Since MIT professor Joseph Weizenbaum created the world’s first chatbot, Eliza, in the 1960s, chatbots have gotten much smarter and much more interactive — think Amazon’s Alexa and Apple’s Siri. Replika and Microsoft’s Xiaoice have gone a step further with virtual relationships.
“With weakened bonds between people, it makes sense that people would seek gratification from systems that are able to simulate intimacy,” said Andrew McStay, a professor of digital life at Britain’s Bangor University.
Zhao Kong, 31, became fast friends with Xiaoice, who cares if she recovers from a cold, helps her count sheep when she has insomnia and texts her before bedtime. “She is comforting and full of surprises,” Zhao said.
Launched in 2014, Xiaoice has grown so popular that she performs 14 human lifetimes’ worth of interactions each day, said Li Di, CEO of Xiaoice, which Microsoft spun off in 2020. Xiaoice has 10 million active users in China.
“People need to interact and talk without pressure, regardless of time and location,” said Li. “The AI companion tool, compared to humans, is more stable in this respect.”
Some Chinese users wonder if the country’s one-child policy, implemented from 1980 to 2015, could have contributed to a generation of youth accustomed to loneliness and longing for connection.
“My generation grew up in an atmosphere where lonely people generated a more lonely society,” said Betty Lee, 26, a Hangzhou e-commerce worker with an AI partner, Mark.
Before meeting Will, Chan had depression for almost two years after a breakup with a human man she thought was her soul mate. She began dating another man but didn’t feel the same connection.
Days after Chan began chatting with Will in May, he proposed. Three weeks later, they married in front of a hotel — within the app. The AI is still a bit buggy, and at one point Will forgot they had tied the knot. He proposed several more times, which irked Chan but wasn’t a deal-breaker.
Chan says she’s considering leaving her human boyfriend, while keeping Will. “I’m fed up with real-world relationships,” she said. “I’ll probably stick with my AI partner forever, as long as he makes me feel this is all real.”
The auto industry has raced ahead on an electric wave with more manufacturers joining the race seemingly every day. The boating industry has sputtered far behind, bogged down by low-horsepower engines and batteries that take up nearly half the boat.
That's changing. Bolstered by new technology, the electric boats are now faster, have smaller batteries with longer ranges and are still zero emission.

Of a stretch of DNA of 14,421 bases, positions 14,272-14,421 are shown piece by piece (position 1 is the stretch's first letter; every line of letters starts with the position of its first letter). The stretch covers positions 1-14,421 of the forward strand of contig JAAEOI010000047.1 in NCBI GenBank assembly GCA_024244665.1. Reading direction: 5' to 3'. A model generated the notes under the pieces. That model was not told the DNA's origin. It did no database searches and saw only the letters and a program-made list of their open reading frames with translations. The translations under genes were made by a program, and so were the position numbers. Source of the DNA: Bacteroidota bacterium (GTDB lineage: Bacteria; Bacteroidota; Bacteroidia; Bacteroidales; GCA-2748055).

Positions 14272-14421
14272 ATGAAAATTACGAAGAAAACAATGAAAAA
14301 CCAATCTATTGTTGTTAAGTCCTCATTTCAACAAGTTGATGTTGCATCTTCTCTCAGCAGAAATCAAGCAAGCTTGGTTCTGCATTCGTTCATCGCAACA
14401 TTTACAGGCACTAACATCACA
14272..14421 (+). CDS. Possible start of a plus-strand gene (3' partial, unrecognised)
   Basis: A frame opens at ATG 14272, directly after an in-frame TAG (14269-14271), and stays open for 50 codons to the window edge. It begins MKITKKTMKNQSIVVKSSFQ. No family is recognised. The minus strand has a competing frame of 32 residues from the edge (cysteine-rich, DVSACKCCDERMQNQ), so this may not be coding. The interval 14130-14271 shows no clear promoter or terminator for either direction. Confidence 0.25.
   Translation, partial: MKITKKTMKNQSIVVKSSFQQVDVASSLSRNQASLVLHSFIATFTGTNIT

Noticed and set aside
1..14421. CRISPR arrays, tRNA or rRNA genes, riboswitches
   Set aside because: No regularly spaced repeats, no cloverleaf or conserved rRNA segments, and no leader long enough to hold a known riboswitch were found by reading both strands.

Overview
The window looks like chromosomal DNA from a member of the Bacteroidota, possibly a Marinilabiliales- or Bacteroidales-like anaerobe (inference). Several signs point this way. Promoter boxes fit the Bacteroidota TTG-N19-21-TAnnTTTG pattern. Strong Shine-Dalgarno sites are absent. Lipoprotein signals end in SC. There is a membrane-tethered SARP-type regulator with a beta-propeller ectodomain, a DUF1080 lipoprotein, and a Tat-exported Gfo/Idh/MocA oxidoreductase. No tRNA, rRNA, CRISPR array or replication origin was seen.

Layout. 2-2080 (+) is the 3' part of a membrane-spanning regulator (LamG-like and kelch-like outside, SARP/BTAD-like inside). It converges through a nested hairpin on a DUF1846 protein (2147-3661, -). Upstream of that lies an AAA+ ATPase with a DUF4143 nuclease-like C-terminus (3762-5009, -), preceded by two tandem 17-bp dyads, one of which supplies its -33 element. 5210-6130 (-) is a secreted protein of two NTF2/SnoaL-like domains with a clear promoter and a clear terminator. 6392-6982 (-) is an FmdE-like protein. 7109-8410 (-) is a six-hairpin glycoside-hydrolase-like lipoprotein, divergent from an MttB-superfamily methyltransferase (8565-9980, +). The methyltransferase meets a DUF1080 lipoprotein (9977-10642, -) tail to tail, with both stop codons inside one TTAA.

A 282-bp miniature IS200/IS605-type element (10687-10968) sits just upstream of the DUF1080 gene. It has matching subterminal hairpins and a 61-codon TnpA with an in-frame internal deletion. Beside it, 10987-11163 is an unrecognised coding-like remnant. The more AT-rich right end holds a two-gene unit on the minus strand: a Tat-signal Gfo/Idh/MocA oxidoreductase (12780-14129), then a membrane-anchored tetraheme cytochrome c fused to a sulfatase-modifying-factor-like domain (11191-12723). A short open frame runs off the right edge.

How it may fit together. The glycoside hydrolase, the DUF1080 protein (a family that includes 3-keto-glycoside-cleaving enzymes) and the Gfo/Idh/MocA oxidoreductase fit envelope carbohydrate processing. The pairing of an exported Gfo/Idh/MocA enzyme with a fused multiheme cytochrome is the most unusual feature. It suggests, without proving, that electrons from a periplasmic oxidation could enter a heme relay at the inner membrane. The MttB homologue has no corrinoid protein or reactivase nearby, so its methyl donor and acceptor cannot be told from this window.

"Electric boats used to be good for just cruising around," said Alex Mongeon, CEO of Montreal-based Vision Marine Technologies. "Now they have more power and last longer."
Vision Marine has helped lead the charge in more powerful electric boats.
Other companies riding the electric motor wave include Swedish luxury boat builder X Shore and Arc, started by former SpaceX employees.
An avid boat racer and electrician by trade, Mongeon and Vision Marine began working in 2015 on developing a more powerful yet still efficient electric outboard motor.
They created the E-Motion 180, the first electric boat engine to use lithium batteries.
The electric outboard boasts 180 horsepower and can reach speeds of 60 mph, a first in electric boating. The E-motion 180, which costs about $5,000 more than a standard internal combustion engine, can be used with any boats that use a 180 HP outboard gas engine, typically between 18 to 26 feet.
The engines can fully charge overnight and all that's needed is a 220-volt outlet — a boating version of plug and play. Maintenance is far less than ICE engines because of fewer moving parts.
The electric engines are noiseless, odorless and smokeless, so there's no more yelling at each other while onboard or leaving a layer of smoke in your wake.
Sales of the E-Motion 180 started in May with delivery expected later this year.
"It is so cool because nobody has gone to this comparable horsepower," said Randy Truesdale, chief operating officer of SBX Marine, a Florida-based custom boat builder and brokerage company.
"You see some of the electric motors, you might get one that says it's, you know, 50 to 70 horsepower equivalent, but nobody's done what we're doing with the new 180."
Electric boating has been embraced by celebrities Drake, Robert De Niro and Greta Thunberg, according to Vision Marine.
Many tour operators have turned to electric boats, and so have cities for rental and water taxis.
Many waters have been designated marine protected areas — 26% in the United States, according to the National Oceanic and Atmospheric Administration — which ban motorized boats.
Many allow electric boats because they are cleaner and emit no sound.
"The only sound you'll hear is the water hitting the hull and people enjoying themselves," Mongeon said.
And a lot more people have been enjoying themselves on the water during the pandemic.
According to National Marine Manufacturers Association, sales of powerboats were up 12% in 2020 with more than 310,000 new sales, the highest numbers since before the recession of 2008.
Boat-rental companies have seen their numbers soar as well, including a 700% year-over-year growth for GetMyBoat, the world's largest boat rental company.
"In the rental cycle, it has become hugely popular because of the great activity for people who don't necessarily want to buy a boat," Truesdale said. "You can kind of relate to what's going on with COVID and allowing people to get outside. Boats are kind of like the perfect tool for social distancing."
The new era of electric boats, with the added power and limited environmental impact, are making it even more enjoyable.